I'm not sure about the factory origins of the silver-rich papers. Some are certainly from Forte but I'm not sure where the Adox/Nuance brands originate.
Well, I'll give a try here Alex. But I may have to start another thread to finish up as it gets pretty broad.
Paper dmax is limited by multiple internal reflections, so no matter what the amount of silver there is in the coating, the dmax will be roughly about 2.2, no higher. Now, there is data in the area above 2.2 if there is enough silver, but you cannot see it. You can, however, see it if you look through the paper using a transmission densitometer for example. The paper scale continues to go on and on.
In the design of paper, you must consider that during exposure, the light is reflected from the back and then scatters. In a silver rich emulsion it scatters a lot, so the trick is to use a low level of gelatin to prevent scatter by having high turbidity. In the case of paper, high turbidity confines the exposure to the top of the emulsion and can actually increase sharpness.
If you add too much gelatin, the back scatter increases lowering sharpness. Therefore, paper design is a balancing act between silver halide level coated and gelatin level coated. The worst is a low silver, high gelatin coating.
Now, add into this a thin baryta layer or a thin paper backing and you make the blacks look less dense in a low silver paper or a high gelatin coating. The back lighting gets through and makes the print look translucent.
My paper is high silver and low gelatin (relative to some) and therefore appears sharper.
So, in my paper, there is enough silver to get to a dmax of about 3.0, but you only see a velvety black of about 2.2 and this is further attenuated during exposure by turbidity to give sharpness. Azo works by a similar balance of silver/gelatin ratio. Other methods to control sharpness include use of absorber dye.
BTW, this all works for film too. That is, the balance of turbidity or scatter as a function of silver to gelatin ratio.
If this seems satisfactory, lets consider this to be an explanation for the paper portion of this myth. And, "gestalt' is the word here. It is your perception of the print that is what works. The engineer has to integrate all of this to make it work in the final product.
Thanks for your comments Alex.
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Thanks for the answers Ron. I have a package of the Russian Slavich paper here waiting for a try. It will be interesting to see where it lays in all of this. I found their website the other day. I can't say for certain but it would appear that their facility may be pretty modern. Others here on APUG have reported good results with this paper, but I don't remember any comparisons like I just made. We'll see.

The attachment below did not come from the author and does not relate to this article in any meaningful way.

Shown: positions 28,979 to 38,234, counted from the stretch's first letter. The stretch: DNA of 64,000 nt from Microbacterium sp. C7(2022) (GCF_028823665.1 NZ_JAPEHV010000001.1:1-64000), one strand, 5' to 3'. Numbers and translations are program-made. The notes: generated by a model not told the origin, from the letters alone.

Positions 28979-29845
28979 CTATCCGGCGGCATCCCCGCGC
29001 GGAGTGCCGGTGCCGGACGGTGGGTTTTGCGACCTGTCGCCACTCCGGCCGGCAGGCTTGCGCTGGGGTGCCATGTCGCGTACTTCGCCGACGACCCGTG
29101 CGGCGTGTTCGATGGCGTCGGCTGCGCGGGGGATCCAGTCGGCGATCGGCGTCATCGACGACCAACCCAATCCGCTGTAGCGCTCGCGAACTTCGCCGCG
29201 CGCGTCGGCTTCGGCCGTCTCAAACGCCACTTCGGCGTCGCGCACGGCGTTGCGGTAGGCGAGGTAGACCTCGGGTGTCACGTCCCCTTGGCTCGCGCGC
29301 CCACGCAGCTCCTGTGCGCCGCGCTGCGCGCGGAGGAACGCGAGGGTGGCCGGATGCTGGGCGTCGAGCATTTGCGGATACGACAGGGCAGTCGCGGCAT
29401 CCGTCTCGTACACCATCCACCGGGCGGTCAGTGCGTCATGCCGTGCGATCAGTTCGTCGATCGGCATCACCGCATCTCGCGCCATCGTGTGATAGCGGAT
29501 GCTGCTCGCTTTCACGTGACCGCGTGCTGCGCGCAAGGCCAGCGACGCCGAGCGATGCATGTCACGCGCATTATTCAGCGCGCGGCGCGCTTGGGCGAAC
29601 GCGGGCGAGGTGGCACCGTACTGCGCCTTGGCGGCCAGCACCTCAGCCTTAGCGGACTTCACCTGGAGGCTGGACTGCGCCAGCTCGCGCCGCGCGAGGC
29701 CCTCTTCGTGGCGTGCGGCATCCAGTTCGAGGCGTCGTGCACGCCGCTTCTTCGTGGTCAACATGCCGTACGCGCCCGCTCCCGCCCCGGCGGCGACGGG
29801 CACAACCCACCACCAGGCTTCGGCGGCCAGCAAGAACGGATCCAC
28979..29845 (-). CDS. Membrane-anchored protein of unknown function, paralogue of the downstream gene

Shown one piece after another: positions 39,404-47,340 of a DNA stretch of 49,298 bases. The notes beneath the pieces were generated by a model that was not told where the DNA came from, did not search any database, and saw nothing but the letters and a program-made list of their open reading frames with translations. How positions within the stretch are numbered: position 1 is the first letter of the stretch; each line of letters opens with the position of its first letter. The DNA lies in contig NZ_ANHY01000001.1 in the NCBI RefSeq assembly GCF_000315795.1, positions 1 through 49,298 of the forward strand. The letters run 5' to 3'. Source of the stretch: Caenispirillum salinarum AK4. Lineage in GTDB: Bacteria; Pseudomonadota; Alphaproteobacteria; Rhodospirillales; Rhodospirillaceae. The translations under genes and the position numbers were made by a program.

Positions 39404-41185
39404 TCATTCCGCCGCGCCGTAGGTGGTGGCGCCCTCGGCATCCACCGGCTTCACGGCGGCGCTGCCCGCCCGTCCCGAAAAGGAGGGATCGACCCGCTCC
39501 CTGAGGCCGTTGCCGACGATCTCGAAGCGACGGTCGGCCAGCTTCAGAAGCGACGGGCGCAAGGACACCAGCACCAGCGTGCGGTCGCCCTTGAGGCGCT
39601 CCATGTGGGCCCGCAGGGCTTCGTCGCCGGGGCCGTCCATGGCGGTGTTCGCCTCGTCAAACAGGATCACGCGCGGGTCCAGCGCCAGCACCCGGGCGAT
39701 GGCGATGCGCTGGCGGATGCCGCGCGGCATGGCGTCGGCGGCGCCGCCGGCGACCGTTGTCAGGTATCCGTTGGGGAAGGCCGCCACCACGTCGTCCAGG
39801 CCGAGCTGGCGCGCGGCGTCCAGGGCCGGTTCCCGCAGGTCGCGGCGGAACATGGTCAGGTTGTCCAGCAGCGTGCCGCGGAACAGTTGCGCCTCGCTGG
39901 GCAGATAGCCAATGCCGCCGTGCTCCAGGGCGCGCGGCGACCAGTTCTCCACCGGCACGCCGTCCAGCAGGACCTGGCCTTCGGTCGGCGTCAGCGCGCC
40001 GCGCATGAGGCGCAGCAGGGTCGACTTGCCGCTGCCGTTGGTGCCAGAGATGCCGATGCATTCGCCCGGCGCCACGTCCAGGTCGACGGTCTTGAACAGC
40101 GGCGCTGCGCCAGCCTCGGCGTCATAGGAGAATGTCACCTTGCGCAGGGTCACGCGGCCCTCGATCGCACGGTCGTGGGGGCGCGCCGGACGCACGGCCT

It does not matter how modern the facility is, if you have the wrong coating formula or have done no R&D. You have to get the film and the paper right.
Even modern coating facilities get the formula wrong sometimes.
Keep up the good work Alex. Keep me posted.
Curious about something. The most recent batch of Azo by Kodak had a quality which ended up needing a change in film development time to yield good prints (i.e. old grade 2 was 1.5, new grade 2 was 1.65). Was this due to a different manufacturing facility, but the same chemistry? I think the paper was produced in a single batch run on an as-needed basis, so there were many stops and starts over the years of production.
Was this variation from batch to batch a lack of QC, initial testing, chemistry or something else? Seems the basic formula should have been exactly the same each time, so what variables caused these types of changes. tim
The problem you mention was due either to being made in a new location or to an error in formulation. The results passed Kodak QC though making me believe that the problem, whatever caused it, was one of reciprocity failure.
People who used short exposure times got one result and people who used long exposure times got another in terms of contrast.
Alex may want to comment on that.
Like it or not those emulsions prepared with 'dead grains' in them are going to have a certain set of characteristics peculiar to them. Calling a film with these properties 'silver rich' is a name people hang on them... Some people prefer this look.
We shouldn't get lost in semantics and just admit that films prepared in different ways have a different look.
art is about managing compromise